Since its first incarnation on the PlayStation, the Driver series has seen its fair share of ups and downs across several different platforms. Unfortunately, Driver: Renegade 3DS isn't one of the series' stronger entries. Its lousy attitude, poor production values, and dearth of interesting content make it a half-baked game that isn't worth your time.
6333391If your car is on fire, it's generally best to not keep driving it.
You play as series mainstay John Tanner, an ex-cop who's hired by one of New York's big political figures to rid the city's streets of crime. Doing so requires you to mercilessly drive your car around like a lunatic and bash into any enemy vehicles that try to stop you--and that's pretty much the extent of what Driver: Renegade 3DS has to offer. For the most part, the driving is solid but completely unremarkable. Individual cars (which are unlocked after completing missions) handle according to their relative stats, and also make use of a "rage bar." The bar recharges during drifts and stunts, giving you access to a temporary speed boost and the ability to destroy assailants using shunts.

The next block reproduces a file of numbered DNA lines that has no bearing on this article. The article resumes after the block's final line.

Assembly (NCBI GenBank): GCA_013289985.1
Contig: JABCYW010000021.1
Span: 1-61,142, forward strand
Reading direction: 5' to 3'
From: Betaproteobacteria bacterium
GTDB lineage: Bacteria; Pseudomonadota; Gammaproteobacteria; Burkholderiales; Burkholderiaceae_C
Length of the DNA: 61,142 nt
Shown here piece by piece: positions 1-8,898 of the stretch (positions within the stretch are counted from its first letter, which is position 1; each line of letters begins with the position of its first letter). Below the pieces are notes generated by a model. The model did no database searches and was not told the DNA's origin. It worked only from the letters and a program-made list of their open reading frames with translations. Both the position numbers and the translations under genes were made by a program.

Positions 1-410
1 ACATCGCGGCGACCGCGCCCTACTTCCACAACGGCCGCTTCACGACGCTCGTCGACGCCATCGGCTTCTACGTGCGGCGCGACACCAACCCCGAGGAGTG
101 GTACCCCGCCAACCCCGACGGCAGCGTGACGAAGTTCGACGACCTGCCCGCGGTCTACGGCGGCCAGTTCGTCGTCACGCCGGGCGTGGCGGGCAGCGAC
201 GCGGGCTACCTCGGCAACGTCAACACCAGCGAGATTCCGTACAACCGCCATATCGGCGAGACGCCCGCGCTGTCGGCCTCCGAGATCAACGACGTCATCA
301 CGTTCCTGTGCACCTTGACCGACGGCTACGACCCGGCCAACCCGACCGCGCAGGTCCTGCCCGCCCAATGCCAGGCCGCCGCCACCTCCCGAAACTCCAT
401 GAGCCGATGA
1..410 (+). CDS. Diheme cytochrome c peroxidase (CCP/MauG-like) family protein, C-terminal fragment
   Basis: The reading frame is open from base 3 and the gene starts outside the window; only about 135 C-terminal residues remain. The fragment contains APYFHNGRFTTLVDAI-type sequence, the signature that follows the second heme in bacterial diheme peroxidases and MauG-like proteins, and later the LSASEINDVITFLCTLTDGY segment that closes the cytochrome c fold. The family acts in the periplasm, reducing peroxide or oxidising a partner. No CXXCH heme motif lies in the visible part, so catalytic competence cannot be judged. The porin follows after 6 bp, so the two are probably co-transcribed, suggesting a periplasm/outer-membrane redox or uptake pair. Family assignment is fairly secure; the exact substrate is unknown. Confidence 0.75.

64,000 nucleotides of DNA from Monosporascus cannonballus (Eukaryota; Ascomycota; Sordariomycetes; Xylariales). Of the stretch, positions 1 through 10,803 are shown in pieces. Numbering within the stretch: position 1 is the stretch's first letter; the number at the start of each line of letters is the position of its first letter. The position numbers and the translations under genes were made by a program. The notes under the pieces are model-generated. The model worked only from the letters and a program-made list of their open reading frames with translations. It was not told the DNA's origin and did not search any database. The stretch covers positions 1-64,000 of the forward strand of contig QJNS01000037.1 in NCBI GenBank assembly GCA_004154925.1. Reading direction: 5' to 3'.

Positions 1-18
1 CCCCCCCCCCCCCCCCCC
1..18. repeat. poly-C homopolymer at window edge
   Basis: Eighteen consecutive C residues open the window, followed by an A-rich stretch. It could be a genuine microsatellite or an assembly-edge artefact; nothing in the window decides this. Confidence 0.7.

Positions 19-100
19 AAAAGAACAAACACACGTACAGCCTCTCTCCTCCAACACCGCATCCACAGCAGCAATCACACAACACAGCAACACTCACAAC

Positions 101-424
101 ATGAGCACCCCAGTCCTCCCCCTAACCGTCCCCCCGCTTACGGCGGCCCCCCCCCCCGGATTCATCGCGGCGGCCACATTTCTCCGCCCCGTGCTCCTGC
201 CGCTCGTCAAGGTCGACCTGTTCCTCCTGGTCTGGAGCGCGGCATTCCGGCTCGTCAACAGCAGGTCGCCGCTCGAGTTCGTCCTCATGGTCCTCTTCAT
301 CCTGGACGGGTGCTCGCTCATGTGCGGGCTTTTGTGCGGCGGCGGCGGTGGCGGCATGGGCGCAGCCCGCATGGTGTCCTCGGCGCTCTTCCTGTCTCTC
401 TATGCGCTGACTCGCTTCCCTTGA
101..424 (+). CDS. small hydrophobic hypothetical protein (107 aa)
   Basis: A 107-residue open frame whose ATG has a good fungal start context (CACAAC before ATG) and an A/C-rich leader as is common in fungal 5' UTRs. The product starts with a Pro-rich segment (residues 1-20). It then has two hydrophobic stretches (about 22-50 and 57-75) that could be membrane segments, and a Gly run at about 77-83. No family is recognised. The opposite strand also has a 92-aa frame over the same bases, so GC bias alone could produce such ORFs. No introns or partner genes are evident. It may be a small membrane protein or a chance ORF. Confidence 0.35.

Not only do the game's run-of-the-mill racing objectives fail to capitalize on the solid driving mechanics, but it also makes it easy to cheat the system and truncate the running time of an otherwise prolonged mission to much shorter periods. For instance, instead of becoming embroiled in a captivating car chase through the city streets, merely trapping an opposing car against a nearby wall and then ramming into it a few times is more than enough to meet the requirements of your objective. Boxing in an opponent may sound like a valid tactic to some, but in reality, it's just not fun; and you may even find yourself causing such incidents to happen without even trying. Even worse, similar frustrations can also befall you. Spinning out and knocking against other cars or parts of the environment rapidly drains the stability of your car, meaning that deaths are often unfair and unpredictable.